Thursday, 21 May 2009

Independent Statutory Body (2)

Following the earlier post on this subject, the briefing paper, entitled 'Proposals For Fundamental Reform Of The Parliamentary Allowances System can be downloaded here.

Initial reaction:

" must be fully transparent; it must be operated independently of the MPs who benefit from it; it must cost less than the current system....." and "The knowledge that all future claims will be subject to public scrutiny and debate provides the best possible protection against inappropriate and extravagant exclaims in the future."

If the fact being 'subject to public scrutiny and debate provides the best possible protection' why the expense of an 'independent statutory body' - which it seems will be appointed by those who are to be 'regulated', at an unknown cost - when this function can and should be carried out by the constituents of the individual MPs? Is it not up to us, the people who provide the funding for MPs to be the judge of what is 'right and proper' - be that expenses, allowances or conduct?

"The Government is therefore proposing to consult widely....." and "Consultation - These are issues for consultation on which all views will be sought." To consult widely with whom and how? All views will be sought - including that of the public? If 'widely' and 'public' turns out to be 'independent', 'government funded' bodies, then such 'consultation' is pointless and worthless.

"Any move to such a system would need to be a decision made by Parliament itself which remains sovereign but chooses to cede specific delegated powers." - Not without the express permission of those, the electorate, that put MPs in Parliament. It must arguably be a fact that the power Parliament has is only that delegated by the people to their elected representatives, ie MPs.

"Transparency - the body will want to be transparent in all of its procedures, codes and rules - consulting on them........." - Again, consulting with whom and how?

"Separating functions - In constituting this new body care will need to be taken to split the functions of authorising payment from the function s scrutinising that -payment. The two roles are different and the reforms will need to reflect the separation of those powers." - Sorry, lost me there! If one is 'scrutinising' expense/allowance claims, one is checking that they are 'allowable' and thereby in sanctioning as 'allowable' said claim(s) one is also 'authorising' - is one not? Yet again this exhibits the bureaucratic tendency to 'create work'.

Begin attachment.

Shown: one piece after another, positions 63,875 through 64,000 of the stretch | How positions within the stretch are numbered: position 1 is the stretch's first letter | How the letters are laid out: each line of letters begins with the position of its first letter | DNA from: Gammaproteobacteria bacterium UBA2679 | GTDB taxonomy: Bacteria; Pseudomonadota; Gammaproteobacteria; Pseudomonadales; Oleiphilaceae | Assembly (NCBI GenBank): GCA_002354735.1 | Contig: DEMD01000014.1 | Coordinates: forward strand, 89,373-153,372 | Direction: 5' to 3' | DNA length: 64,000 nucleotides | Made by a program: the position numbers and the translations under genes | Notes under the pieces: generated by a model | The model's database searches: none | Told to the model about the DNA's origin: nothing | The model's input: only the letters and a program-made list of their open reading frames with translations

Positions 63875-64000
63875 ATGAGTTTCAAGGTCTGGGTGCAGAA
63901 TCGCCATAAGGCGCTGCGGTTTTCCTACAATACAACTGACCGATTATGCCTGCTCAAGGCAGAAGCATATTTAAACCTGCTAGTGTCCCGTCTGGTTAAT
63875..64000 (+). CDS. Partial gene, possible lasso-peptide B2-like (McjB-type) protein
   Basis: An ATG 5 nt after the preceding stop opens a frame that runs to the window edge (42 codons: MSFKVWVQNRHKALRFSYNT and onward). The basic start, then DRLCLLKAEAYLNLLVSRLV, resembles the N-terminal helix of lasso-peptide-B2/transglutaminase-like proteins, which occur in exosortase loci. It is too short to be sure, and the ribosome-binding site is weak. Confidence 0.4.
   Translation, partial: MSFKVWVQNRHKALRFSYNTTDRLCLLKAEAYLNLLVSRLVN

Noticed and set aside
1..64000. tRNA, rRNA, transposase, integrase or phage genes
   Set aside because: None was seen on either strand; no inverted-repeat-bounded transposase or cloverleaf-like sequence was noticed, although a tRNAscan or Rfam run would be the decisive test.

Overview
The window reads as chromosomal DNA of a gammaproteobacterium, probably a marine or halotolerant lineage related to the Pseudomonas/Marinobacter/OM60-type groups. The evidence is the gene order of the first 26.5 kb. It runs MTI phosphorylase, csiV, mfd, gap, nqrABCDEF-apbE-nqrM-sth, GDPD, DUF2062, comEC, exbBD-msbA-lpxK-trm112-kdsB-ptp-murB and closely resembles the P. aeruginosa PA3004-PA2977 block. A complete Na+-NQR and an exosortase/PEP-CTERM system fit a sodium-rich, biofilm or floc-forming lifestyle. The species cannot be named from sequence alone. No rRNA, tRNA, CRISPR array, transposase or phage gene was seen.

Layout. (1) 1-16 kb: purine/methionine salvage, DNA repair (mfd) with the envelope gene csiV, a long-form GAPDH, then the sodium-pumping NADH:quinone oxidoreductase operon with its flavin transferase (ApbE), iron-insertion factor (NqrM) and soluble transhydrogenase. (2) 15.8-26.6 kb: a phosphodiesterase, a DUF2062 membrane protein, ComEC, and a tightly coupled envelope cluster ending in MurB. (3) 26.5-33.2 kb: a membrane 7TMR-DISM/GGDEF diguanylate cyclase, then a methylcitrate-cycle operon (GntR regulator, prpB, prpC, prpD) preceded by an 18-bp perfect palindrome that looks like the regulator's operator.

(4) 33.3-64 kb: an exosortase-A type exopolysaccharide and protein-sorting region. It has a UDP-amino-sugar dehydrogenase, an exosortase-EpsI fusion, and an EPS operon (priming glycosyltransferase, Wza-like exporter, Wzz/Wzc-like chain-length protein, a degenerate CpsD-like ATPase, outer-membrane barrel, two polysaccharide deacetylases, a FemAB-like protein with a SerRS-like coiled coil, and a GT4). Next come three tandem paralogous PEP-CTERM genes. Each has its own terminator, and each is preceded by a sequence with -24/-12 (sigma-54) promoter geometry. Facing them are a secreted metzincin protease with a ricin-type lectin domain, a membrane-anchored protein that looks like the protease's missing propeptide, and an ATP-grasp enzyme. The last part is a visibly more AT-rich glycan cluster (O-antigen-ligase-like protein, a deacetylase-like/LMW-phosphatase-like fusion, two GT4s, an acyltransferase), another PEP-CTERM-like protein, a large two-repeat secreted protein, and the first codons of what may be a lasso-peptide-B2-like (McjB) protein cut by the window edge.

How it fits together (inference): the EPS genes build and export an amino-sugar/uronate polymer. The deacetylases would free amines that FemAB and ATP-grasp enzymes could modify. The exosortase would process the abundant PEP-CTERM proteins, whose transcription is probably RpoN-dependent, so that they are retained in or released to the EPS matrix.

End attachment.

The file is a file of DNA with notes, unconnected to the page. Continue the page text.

"The new body would be appointed by Parliament to work independently of Parliament. Its members could be appointed following fair and open competition......" and "It is the intention that a new body replaces existing costs rather than adds to the overall costs of administration."

Firstly, Dizzy has already covered the point that those in Parliament, who are guilty of 'abuse' should not be those appointing a body to regulate themselves. 'Its members could be appointed following fair and open competition' - WTF, 'could be'!? 'Should be' more like it and those appointment hearings/interviews should be open to the public and, perhaps, televised! And who is to adjudicate on these appointments? With regard to the 'intention that a new body replaces existing costs rather than adds to', that would be a first - whereby one bureaucratic body replaces another without an increase in costs!

The foregoing does not even begin to touch on the duplication of the functions of the Committee of Standards in Public Life, the Parliamentary Commission for Standards and the Standards and Privileges Committee, which, basically, it is intended should remain as 'self-regulating' committees - something, one believed, was exactly what was to be avoided.

In conclusion,
"It is clear that extensive work and consultation will be necessary......" - Too bloody true and perhaps a first step would be for the author of this particular apology of a proposal to go away, tear it up and begin again!

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